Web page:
The Carter Blog
Behind the lens: Nicholas Galanin on Get Comfortable
Nov 07, 2022
Nicholas Galanin is a Lingít, Unangax̂ multi-disciplinary artist based in Sitka, Alaska. Through concept, form, image, and sound, his work reflects his Indigenous perspective and connections to the land, marrying incisive observation and critical thinking to advocate for social and environmental justice. Several of Galanin’s works are currently on view in the Carter-organized exhibition Speaking with Light: Contemporary Indigenous Photography. We had the opportunity to chat with Galanin to learn about his creative process and discuss Get Comfortable, on view in the exhibition through January 22.
On Get Comfortable:
NG: Get Comfortable is a photograph and an intervention of sorts. Like a lot of my work, this one is based on our relationship to our history with the land. During colonization, a lot of our place names were actively removed, erased, and renamed with colonial settler language. Connecting to both our land and our history, this work speaks to our erasure pretty blatantly. In this photograph, “River” is crossed out and “Land” is written over it.
Get Comfortable also speaks to comfort—ideas of comfort or discomfort for settler communities or those who occupy Indigenous land, all the way down to the legislation and rights that the government implements and imposes upon our communities to remove and erase us.
The process behind this work of art was graffiti, and then of course, documenting it in photographic form. It connects to a later work, Never Forget, Indian Land, and the aspect of how we continue to navigate this world still. I think it’s been a natural progression for me to work with land in certain ways because the relationship there is so important to my culture.
On what visitors should take away:
NG: Get Comfortable allows for access to perspective. If somebody feels discomfort in this conversation, then maybe they should take some time to understand why. We’re faced with so much violence in our Indigenous communities continually. That violence surfaces through the renaming of land, through the removal of our children from our families, the removal of us from place, and the removal of our access to sustenance for survival, all based on continual colonization. Where do you stand within this conversation?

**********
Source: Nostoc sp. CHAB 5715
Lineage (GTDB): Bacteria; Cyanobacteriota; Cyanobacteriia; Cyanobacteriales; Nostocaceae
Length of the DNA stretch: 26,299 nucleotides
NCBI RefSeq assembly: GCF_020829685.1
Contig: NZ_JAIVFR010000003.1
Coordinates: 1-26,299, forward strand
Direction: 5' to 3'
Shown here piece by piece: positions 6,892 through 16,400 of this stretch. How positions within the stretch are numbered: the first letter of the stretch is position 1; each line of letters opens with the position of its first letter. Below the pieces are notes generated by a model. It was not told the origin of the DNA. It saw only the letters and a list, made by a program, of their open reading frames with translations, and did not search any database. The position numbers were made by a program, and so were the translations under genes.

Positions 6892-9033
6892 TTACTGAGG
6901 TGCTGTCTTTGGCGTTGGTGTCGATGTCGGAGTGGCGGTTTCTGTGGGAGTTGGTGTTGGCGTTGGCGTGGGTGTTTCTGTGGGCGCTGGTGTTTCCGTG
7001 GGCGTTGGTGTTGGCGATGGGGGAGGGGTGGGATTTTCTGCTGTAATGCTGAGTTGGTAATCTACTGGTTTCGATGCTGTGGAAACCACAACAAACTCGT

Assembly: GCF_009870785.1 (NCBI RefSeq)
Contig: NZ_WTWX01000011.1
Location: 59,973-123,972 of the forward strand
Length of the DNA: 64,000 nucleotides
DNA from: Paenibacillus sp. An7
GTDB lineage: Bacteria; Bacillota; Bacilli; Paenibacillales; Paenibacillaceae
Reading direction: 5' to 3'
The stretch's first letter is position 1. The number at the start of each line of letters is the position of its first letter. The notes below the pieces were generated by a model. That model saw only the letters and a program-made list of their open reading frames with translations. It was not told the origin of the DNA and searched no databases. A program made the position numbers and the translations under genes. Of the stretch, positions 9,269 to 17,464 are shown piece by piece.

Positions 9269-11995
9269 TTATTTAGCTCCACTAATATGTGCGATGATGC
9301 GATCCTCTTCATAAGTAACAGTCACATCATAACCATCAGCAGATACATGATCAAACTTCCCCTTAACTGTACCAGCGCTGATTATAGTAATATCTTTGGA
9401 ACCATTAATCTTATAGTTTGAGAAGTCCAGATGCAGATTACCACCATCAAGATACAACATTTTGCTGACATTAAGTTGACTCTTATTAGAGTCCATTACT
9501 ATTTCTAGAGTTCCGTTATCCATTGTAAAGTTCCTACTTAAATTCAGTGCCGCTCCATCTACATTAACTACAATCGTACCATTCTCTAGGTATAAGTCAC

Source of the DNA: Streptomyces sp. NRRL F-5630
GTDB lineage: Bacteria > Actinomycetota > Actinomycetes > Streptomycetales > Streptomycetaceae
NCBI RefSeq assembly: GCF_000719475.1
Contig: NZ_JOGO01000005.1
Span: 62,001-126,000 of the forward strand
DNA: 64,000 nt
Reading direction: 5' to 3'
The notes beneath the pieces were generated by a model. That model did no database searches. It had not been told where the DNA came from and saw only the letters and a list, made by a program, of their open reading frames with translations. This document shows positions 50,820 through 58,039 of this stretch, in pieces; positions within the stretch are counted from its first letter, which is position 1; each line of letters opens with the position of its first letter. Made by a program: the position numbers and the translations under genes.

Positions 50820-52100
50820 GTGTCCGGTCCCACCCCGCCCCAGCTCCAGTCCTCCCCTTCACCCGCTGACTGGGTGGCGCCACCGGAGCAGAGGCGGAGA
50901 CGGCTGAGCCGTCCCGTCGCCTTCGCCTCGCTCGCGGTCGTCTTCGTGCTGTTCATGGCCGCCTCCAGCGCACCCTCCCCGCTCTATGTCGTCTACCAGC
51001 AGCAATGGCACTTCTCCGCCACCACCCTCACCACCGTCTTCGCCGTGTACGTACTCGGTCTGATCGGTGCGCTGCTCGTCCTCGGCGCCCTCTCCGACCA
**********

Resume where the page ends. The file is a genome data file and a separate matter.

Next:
On working across various media:
NG: I started my training as an artist in woodcarving and more customary artistic processes that I still partake in. But early on, I realized there are so many romanticized ideas about who or what we are based on material, language, and pre-colonial ideas of authenticity. For me, that is highly problematic because, as Indigenous people, we’re continually battling for a voice and for humanizing our experience and existence. So many of these pre-colonial aspects of our art and culture have been removed. This takes place in museum collections: Is this or isn't this Indigenous art? Did you use these tools? Those are modern tools. There are myths that try to freeze us in time and it’s really outrageous and tiring how continual that has been for generations.
My practice is none of that. My practice has freed what I would say is creative sovereignty. I can lead the way based on demonstrating and doing. And then it’s up to you to understand that.